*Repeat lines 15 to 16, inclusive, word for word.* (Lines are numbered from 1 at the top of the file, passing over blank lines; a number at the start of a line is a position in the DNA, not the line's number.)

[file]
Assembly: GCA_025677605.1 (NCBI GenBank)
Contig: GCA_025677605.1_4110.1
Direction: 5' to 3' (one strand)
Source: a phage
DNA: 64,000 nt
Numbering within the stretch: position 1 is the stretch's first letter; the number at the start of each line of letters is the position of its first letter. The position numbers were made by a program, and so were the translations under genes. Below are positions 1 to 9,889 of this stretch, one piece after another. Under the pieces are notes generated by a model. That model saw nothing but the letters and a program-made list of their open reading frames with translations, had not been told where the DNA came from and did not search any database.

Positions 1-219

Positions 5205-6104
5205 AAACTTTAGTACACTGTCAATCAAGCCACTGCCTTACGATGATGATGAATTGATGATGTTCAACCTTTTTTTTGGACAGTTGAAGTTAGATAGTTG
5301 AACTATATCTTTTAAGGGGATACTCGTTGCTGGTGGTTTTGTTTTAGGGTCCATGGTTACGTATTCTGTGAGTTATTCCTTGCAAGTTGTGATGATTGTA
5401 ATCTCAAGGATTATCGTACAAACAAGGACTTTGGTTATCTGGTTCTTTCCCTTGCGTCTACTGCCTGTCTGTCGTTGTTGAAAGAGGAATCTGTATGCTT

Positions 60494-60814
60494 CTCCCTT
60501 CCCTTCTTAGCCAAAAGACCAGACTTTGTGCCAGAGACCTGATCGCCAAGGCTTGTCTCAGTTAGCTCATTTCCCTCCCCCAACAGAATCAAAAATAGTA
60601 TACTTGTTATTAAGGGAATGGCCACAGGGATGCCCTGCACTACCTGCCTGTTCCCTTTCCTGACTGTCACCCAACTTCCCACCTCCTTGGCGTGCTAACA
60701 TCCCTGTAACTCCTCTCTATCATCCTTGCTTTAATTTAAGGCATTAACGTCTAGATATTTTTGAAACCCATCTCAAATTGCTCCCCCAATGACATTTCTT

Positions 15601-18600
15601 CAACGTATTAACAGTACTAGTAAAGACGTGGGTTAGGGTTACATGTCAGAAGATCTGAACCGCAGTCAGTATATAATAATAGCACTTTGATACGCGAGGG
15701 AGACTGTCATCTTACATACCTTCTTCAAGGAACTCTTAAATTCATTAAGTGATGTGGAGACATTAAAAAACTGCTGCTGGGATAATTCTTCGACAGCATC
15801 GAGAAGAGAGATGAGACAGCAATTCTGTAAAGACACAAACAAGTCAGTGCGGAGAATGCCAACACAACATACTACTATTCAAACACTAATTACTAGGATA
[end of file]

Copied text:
60601 TACTTGTTATTAAGGGAATGGCCACAGGGATGCCCTGCACTACCTGCCTGTTCCCTTTCCTGACTGTCACCCAACTTCCCACCTCCTTGGCGTGCTAACA
60701 TCCCTGTAACTCCTCTCTATCATCCTTGCTTTAATTTAAGGCATTAACGTCTAGATATTTTTGAAACCCATCTCAAATTGCTCCCCCAATGACATTTCTT